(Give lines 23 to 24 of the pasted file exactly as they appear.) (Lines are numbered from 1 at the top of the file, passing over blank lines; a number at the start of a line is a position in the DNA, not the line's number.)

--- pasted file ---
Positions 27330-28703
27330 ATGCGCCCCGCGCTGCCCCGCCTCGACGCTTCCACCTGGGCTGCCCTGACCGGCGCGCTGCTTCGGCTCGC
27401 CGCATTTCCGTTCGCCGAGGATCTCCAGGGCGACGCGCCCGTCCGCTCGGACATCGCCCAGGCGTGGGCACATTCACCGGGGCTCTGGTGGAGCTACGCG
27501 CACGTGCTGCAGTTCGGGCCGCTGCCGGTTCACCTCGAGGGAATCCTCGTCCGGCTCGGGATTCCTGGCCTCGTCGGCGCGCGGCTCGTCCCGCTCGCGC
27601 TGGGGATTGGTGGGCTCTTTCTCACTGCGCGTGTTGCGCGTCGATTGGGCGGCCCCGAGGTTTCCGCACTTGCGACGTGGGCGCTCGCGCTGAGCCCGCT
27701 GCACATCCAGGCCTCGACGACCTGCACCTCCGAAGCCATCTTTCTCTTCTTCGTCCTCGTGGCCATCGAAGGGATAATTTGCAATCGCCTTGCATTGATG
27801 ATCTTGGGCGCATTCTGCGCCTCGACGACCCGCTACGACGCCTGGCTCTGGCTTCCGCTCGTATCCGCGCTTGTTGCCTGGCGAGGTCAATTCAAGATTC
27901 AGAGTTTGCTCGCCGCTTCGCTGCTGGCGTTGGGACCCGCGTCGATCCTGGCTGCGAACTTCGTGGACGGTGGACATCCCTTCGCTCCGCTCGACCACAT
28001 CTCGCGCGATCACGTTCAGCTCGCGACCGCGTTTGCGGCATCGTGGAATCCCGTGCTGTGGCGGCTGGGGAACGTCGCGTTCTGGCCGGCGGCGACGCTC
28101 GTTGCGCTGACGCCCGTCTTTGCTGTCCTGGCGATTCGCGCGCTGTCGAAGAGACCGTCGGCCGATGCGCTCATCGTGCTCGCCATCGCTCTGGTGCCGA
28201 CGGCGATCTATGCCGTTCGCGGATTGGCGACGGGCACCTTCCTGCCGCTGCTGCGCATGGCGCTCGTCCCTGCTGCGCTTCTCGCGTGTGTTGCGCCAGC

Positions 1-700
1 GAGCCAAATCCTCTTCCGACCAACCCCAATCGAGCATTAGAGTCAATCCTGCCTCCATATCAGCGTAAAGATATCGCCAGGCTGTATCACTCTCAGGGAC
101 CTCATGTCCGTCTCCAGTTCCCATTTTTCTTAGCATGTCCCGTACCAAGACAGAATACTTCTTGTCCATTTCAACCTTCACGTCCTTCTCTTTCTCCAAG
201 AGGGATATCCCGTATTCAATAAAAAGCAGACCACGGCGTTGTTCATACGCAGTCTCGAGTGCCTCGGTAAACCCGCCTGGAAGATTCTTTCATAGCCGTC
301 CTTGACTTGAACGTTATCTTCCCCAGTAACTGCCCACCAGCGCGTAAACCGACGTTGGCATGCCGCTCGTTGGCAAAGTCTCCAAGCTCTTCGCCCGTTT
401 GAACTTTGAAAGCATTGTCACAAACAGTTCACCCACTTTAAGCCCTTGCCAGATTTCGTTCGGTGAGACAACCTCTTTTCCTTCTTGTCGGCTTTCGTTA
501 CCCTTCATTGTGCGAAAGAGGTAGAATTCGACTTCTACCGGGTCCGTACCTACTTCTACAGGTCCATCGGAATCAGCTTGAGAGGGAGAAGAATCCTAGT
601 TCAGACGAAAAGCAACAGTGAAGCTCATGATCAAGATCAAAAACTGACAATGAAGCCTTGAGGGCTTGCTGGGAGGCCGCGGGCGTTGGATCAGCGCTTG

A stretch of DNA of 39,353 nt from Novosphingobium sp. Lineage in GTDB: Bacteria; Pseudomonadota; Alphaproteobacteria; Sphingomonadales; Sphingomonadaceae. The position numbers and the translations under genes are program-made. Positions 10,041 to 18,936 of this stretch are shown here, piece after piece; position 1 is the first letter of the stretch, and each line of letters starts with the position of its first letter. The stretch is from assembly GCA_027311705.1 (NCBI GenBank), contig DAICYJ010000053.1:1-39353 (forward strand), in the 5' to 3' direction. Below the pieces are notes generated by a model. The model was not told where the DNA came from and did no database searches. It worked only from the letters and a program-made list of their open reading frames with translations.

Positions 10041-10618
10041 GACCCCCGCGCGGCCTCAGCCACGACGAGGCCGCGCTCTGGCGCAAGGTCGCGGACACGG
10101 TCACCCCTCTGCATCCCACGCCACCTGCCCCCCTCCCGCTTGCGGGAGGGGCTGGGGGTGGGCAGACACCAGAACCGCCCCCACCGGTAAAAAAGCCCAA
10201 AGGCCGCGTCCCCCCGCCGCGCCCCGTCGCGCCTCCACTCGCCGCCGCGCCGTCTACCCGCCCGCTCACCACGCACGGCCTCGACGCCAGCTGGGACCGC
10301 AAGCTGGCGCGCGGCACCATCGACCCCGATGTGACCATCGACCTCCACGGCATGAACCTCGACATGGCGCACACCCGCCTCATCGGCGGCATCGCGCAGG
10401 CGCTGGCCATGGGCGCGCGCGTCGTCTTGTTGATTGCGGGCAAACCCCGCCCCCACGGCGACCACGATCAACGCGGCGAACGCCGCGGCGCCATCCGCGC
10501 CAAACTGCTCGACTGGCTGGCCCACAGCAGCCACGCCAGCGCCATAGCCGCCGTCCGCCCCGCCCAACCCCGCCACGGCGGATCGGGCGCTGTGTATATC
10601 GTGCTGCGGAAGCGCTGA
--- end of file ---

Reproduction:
10101 TCACCCCTCTGCATCCCACGCCACCTGCCCCCCTCCCGCTTGCGGGAGGGGCTGGGGGTGGGCAGACACCAGAACCGCCCCCACCGGTAAAAAAGCCCAA
10201 AGGCCGCGTCCCCCCGCCGCGCCCCGTCGCGCCTCCACTCGCCGCCGCGCCGTCTACCCGCCCGCTCACCACGCACGGCCTCGACGCCAGCTGGGACCGC